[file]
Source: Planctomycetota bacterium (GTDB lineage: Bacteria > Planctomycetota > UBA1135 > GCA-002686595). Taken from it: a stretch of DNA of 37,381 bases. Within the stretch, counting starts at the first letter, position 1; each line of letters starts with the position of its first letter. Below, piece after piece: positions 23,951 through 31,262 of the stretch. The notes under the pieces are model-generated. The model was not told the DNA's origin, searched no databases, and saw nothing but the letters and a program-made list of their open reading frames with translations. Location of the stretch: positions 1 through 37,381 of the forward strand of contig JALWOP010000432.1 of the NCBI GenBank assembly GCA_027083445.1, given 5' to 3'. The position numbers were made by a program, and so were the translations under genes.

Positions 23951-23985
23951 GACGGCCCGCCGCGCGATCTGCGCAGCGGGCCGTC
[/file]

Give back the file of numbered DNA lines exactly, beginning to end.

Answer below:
Source: Planctomycetota bacterium (GTDB lineage: Bacteria > Planctomycetota > UBA1135 > GCA-002686595). Taken from it: a stretch of DNA of 37,381 bases. Within the stretch, counting starts at the first letter, position 1; each line of letters starts with the position of its first letter. Below, piece after piece: positions 23,951 through 31,262 of the stretch. The notes under the pieces are model-generated. The model was not told the DNA's origin, searched no databases, and saw nothing but the letters and a program-made list of their open reading frames with translations. Location of the stretch: positions 1 through 37,381 of the forward strand of contig JALWOP010000432.1 of the NCBI GenBank assembly GCA_027083445.1, given 5' to 3'. The position numbers were made by a program, and so were the translations under genes.

Positions 23951-23985
23951 GACGGCCCGCCGCGCGATCTGCGCAGCGGGCCGTC